by Svetozar Radojčić

In the beginning, Serb settlers were hostile towards the Greek and Romanic towns they came into contact with. They did not become accustomed to city life until the end of the twelfth century. First of all, this process evolved through the monasteries that were erected as urban ensembles, which, in the Middle Ages were considered to be ideal towns. The Serbs became acquainted with the monastery-city through the monastic settlements on the Holy Mount, from which they also accepted the form and name of the lavra. With them they also accepted the old belief that the monastery was a city and the symbol of the Church and the Heavenly Jerusalem. In the Byzantine world these concepts were connected with Constantinople, which through the laudes Constantinopolitanae was initially hailed as the New Jerusalem, the New Zion and the Heavenly Jerusalem. Such a Constantinople as the image of the earthly and heavenly Jerusalem and the exemplary city of the Orthodox Christian rulers would be emulated by the Slav peoples of Russia, Bulgaria and Serbia. The old Serbian authors particularly extol Constantinople and Thessalonica, calling them imperial cities, safeguarded by God, and cities of God. The ancient ideas about the perfect city, conveyed from Byzantium in the eleventh and twelfth century to Russia, began their renewed life in the Serbian state from the second half of the fourteenth century. In keeping with sources of a literary and religious nature, the author links the course of those complex and ambitious ideas, whereby they wished to explain the ultimate meaning of the construction and existence of the city.

Ravanica monastery, built in 1375–1377 as an endowment of prince Lazar of Serbia

The ideas of the similarity of the heavenly and earthly palace and of the similarity of the Heavenly Jerusalem and the earthly city acquired certain clarity in the mentality of the Serbian late feudal society. However, they did not arise from the dynastic concept of the Nemanjic family, which had more realistic economic, military and political foundations. The new wave of piety originated from the circles of educated refugee monks, who found refuge in the small palaces, where a rather complex, monastic-feudal mentality gradually formed. The palace culture of those centres had their own pious literature, where various visions of the invisible Paradise were particularly widely read.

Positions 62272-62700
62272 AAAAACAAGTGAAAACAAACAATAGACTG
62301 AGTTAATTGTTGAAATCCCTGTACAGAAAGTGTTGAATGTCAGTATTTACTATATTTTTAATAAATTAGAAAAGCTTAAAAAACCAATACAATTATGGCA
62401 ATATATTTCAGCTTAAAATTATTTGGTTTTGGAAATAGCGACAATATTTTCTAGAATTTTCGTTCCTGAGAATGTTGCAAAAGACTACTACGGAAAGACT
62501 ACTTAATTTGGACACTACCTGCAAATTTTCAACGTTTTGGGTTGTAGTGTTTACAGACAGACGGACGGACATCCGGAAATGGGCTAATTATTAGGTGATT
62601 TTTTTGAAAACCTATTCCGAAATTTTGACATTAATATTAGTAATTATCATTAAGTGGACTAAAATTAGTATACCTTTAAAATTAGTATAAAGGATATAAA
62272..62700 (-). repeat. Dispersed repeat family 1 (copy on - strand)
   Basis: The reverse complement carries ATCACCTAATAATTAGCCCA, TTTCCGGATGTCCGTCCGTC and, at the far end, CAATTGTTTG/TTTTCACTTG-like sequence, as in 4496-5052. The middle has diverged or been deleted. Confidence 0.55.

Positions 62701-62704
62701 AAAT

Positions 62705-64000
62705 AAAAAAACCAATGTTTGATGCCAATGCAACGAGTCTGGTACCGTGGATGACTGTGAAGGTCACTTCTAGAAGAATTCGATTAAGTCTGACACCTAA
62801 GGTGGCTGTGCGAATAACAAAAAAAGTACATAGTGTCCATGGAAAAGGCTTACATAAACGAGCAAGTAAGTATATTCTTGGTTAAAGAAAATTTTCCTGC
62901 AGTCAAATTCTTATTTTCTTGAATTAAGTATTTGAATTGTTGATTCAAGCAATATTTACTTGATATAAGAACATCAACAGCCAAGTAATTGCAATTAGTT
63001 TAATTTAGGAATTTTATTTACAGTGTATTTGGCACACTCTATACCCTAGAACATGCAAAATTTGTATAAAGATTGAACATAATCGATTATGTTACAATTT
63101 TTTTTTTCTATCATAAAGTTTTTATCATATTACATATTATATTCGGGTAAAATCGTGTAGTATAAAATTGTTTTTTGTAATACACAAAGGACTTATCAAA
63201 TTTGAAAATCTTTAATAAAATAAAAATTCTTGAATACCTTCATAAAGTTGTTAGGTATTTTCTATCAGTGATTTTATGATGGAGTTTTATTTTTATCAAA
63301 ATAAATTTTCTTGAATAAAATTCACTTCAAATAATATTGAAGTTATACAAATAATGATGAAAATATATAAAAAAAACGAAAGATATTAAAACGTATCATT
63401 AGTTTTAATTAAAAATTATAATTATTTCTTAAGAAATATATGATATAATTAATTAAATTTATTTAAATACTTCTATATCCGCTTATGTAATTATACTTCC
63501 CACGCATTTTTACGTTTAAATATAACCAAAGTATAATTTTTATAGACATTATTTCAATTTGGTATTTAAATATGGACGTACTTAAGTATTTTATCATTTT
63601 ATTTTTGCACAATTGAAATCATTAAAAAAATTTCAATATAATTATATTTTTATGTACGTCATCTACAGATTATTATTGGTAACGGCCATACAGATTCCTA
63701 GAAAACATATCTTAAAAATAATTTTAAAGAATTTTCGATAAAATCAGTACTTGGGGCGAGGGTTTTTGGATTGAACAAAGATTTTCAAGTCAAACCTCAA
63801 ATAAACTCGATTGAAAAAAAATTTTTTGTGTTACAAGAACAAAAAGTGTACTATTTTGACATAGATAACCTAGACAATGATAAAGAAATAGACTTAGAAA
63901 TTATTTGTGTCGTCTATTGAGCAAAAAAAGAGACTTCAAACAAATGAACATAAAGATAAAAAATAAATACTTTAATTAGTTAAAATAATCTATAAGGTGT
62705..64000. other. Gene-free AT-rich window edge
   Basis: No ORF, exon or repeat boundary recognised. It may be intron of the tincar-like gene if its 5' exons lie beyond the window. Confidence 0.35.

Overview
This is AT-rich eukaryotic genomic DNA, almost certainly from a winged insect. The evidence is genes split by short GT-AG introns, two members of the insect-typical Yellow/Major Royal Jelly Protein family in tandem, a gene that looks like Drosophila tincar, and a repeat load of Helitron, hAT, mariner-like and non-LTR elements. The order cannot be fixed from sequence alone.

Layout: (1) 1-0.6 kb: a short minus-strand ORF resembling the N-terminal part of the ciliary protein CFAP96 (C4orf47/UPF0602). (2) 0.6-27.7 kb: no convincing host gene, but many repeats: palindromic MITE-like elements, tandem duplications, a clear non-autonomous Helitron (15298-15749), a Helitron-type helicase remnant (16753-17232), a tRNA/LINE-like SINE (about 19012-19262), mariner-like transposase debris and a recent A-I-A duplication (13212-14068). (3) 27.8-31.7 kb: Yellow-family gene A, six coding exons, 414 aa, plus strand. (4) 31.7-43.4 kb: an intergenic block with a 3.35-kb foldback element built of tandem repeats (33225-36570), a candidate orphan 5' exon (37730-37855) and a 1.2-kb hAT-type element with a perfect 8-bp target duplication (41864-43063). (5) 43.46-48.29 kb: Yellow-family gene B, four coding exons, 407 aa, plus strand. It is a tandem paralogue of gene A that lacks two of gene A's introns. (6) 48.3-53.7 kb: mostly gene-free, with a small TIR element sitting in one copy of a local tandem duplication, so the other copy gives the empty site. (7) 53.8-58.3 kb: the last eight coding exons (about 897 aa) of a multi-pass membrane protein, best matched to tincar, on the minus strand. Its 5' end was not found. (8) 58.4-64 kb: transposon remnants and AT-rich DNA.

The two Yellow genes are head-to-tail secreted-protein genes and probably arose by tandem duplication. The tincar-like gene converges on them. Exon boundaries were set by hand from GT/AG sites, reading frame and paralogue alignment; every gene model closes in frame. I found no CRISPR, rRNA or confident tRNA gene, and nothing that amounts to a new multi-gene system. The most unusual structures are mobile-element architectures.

The old idea that all the righteous would attain Heaven gained a new importance and a new interpretation at the end of the XIV century. This faith in the habitation of Heaven began to be linked to buildings on earth — to cities and monasteries. The depiction of Heaven, or the Upper Jerusalem, as it was called, had already begun in Serbian painting in the mid-fourteenth century. Around 1400, however, there was an insistence on presenting how the organisation of the palace was similar to the heavenly hierarchy, how the courtiers with their appearance looked like the inhabitants of Paradise, and how the building the royal court erected resembled the heavenly houses of the "New Jerusalem". Such descriptions about the resemblance to the dwellings of Heaven were very frequent in Serbian literature of the late fourteenth and early fifteenth centuries.

Monastery Manasija also known as Resava founded by Despot Stefan Lazarević between 1406[1] and 1418

Prince Lazar resorted with increasing frequency to creating buildings according to the image of the "Upper Jerusalem", especially the monastery of Ravanica. Andonije Epaktit gave the most exhaustive account of Ravanica-Jerusalem: Ravanica was the "dwelling of God" and the "door to Heaven", it had seven pinnacles or pyrgoi, and accordingly, it was similar to Jerusalem, Rome and Constantinople, and it was inhabited by monk-angels. Constantine the Philosopher wrote in a similar vein. His magnificent description of Belgrade as Jerusalem in the Life of Despotes Stefan Lazarevic falls among the most important eulogies of the cities in Byzantine culture. And Belgrade — like Jerusalem, Rome and Constantinople — has "seven pinnacles". It resembles both the "lower" and the "higher" Jerusalem; so as to underline the similarities of Belgrade and Jerusalem, Constantine glorifies Despotes Stefan Lazarevic as Solomon and Nehemiah; he describes the "heavenly" perfection of the Despotes's civil administration and army, relying on Pseudo-Dionysius the Areopagite. The comparisons that followed from this initial thought became even more inappropriate exaggerations: Belgrade was Jerusalem, the Despotes's administration was heavenly, and the Danube was, in fact, the Phison, one of the four rivers of Heaven.

Belgrade Fortress, Despot Staphan Lazarevic's Gate

Towards the mid-fifteenth century, the old eulogies to the cities of the Byzantine world died out, making way for a new literary genre: the laments (threnoi) over Constantinople. The dreams of Heaven on earth, of the Jerusalem-like sublimity of the cities that the Turks destroyed one after the other — all of these disappeared before their very eyes. In December 1456, an eloquent man of Smederevo, while delivering a funeral sermon to Despotes Djuradj Brankovic, also invoked the fallen Constantinople (already under Turkish occupation for three years) to grieve for the Despotes, with words that indeed sounded like the lament over Constantinople and the Constantinople refugees in Smederevo. The vast, collective, Balkan Christian funeral rite marked the end of an epoch and buried a tragic, unattainable thought. The great dream of a migration to an unseen Paradise simply remained a consolation, like some blurred vision of beauty and the meaning of death in times when the mere survival of the human being was increasingly threatened.

Belgrade, October 1971

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